Defining Myself Along the Journey Takes a Musical Turn
As a believer that life often happens as it should, I gave into life’s flow and found myself taking music lessons.
As a reader of this blog, you should thank your lucky stars that this forum doesn’t come with a sound track as things could get pretty painful over the next few weeks. I am now taking saxophone lessons. Yes, you read correctly. At 53, one might expect some other, less harrowing hobby or interest to crop up. But this is where life’s flow has landed me and who am I to question it?
During the past few weeks, life’s rapids have steered me, crosscurrent by crosscurrent into community action, parent groups (gasp!) and the opportunity to get to know my son’s middle school music teacher who is an extremely talented musician and instructor. His middle school musicians could easily compete, note by note, bar by bar with high school performers. Last week, after reviewing a draft of his CV, I sent it back with a few very minor notations and wrote, ”OK, I’m really impressed now. (And somewhat depressed that I never picked up an instrument.)” I’ve always loved almost any type of music and am even in awe of my 14 year-old trumpeter and his musically-inclined friends. For me, it was always a dream not to be realized.
Two minutes later, a reply landed in my inbox: “It’s never too late to pick up an instrument…”
Ummm… Suddenly I felt as if life’s flow had pummeled me into a rock and I was jammed. Should I fight my way out or wait for the river’s flow to adjust and carry me forward? I walked out of my office, filled with a mix of amusement and terror, and took an informal poll of my colleagues. I asked them “IF I were to play an instrument, what would it be…?” Luckily, for my ego, there were no immediate bursts of laughter. Instead, three heads turned in unison and said “Sax…” Was the immediate consensus some sort of sign?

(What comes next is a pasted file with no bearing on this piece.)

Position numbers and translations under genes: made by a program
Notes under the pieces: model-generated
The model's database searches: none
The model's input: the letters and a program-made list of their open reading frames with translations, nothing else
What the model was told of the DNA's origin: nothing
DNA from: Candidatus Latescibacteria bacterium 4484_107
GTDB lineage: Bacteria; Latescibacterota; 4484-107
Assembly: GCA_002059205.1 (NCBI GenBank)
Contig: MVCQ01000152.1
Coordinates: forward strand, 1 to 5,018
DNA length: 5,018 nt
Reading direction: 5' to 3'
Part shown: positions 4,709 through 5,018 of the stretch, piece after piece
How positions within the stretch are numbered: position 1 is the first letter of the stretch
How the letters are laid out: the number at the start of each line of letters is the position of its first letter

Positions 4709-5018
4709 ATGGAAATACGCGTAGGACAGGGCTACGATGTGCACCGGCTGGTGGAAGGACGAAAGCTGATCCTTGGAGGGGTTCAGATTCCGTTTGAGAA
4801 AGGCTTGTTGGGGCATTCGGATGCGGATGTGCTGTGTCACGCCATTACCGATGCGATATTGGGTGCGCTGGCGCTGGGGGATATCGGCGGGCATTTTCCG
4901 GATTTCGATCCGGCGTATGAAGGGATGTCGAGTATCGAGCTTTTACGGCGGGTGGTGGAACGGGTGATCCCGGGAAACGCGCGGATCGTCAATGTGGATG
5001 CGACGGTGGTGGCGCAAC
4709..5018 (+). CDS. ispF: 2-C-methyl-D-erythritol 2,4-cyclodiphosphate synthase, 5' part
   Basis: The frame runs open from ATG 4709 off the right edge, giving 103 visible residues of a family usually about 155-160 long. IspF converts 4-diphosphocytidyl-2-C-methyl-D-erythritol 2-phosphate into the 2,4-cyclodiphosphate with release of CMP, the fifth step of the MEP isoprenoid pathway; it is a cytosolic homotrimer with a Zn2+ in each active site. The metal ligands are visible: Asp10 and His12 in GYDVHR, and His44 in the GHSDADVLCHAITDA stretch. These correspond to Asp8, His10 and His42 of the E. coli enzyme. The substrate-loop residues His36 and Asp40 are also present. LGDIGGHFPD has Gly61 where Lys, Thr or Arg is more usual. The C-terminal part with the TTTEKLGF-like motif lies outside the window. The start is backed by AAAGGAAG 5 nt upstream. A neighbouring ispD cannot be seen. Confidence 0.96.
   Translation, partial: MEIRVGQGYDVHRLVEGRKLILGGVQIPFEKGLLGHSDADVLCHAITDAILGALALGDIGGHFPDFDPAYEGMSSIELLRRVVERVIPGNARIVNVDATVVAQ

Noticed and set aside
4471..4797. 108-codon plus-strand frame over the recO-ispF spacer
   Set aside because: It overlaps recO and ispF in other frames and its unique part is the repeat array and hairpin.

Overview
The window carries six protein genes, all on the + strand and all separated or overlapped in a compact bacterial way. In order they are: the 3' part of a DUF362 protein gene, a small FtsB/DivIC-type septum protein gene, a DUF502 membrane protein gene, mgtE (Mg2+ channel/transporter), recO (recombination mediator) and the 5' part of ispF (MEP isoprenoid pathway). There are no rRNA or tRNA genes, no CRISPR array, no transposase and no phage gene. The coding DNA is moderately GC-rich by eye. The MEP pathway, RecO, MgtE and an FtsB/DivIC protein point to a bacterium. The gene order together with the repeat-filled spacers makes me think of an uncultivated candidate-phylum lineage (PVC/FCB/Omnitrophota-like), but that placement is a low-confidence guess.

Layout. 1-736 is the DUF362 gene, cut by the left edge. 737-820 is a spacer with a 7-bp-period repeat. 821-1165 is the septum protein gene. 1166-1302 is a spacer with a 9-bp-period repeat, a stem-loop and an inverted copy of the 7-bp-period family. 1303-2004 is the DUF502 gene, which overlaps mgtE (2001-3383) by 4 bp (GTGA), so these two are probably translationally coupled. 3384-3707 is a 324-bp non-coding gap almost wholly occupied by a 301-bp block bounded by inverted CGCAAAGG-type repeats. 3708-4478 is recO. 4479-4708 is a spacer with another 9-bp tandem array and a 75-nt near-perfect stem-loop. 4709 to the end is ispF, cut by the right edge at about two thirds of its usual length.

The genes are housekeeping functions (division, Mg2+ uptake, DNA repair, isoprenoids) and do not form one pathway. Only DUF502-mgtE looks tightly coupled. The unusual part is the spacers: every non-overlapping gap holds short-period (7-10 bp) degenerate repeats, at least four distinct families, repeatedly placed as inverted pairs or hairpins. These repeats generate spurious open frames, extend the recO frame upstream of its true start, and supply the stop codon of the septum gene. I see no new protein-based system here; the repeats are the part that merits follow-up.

I sent another email: “How about sax…?”
Immediate reply: “Sax would be a great choice–easiest to learn… badly! Took me about a week to understand it about as well as I do now.” I was beginning to understand that this might be an opportunity rather than a source of panic. I liked the words “easiest to learn…” As for “badly…” it’s a challenge I accept. Regarding the rest of his reply, time is relative. I am sure his week will be many for me. I accept that too.
Oddly, this twist of fate couldn’t come at a better time. It will help me define myself in a new way and provide a welcomed alternate focus as I come off of treatment this fall. As patients, we define ourselves and realities in ways that give us as much comfort as possible. For two and a half years, I have been a “patient” with an active, multi-pronged plan of attack–surgery, radiation, hormone ablation… I will soon enter what many others refer to as ”nowhere land.” It can be an agonizing place where we patients in waiting are left to wonder what the future holds. The term “survivor” is not a definition I feel I cannot assume for another three years if and when I hear those magic words, “you are cancer-free.” ( That’s a highly personal decision, with no right or wrong answer, that I’ve written about before in the blog.)
As I prepare to enter the next phase of my journey, I will be more than a patient, I will also be a music student. Note by missed note, beat by missed beat, I will focus on changing that “badly” into at least a “passable” and smiling inwardly as I proceed. There will be a new milestone to achieve in that unknown future that is mine.
This is no bucket list reaction. The upside of living with cancer is that it makes you see life differently and embrace opportunity.
Thank you, Mr. Sutherland, for your patience and willingness teach an old(er) dog new tricks. And many thanks to my loving family and friends for their avid encouragement. If I ever get any good at this, I just might someday embed a soundtrack on this site with great pride!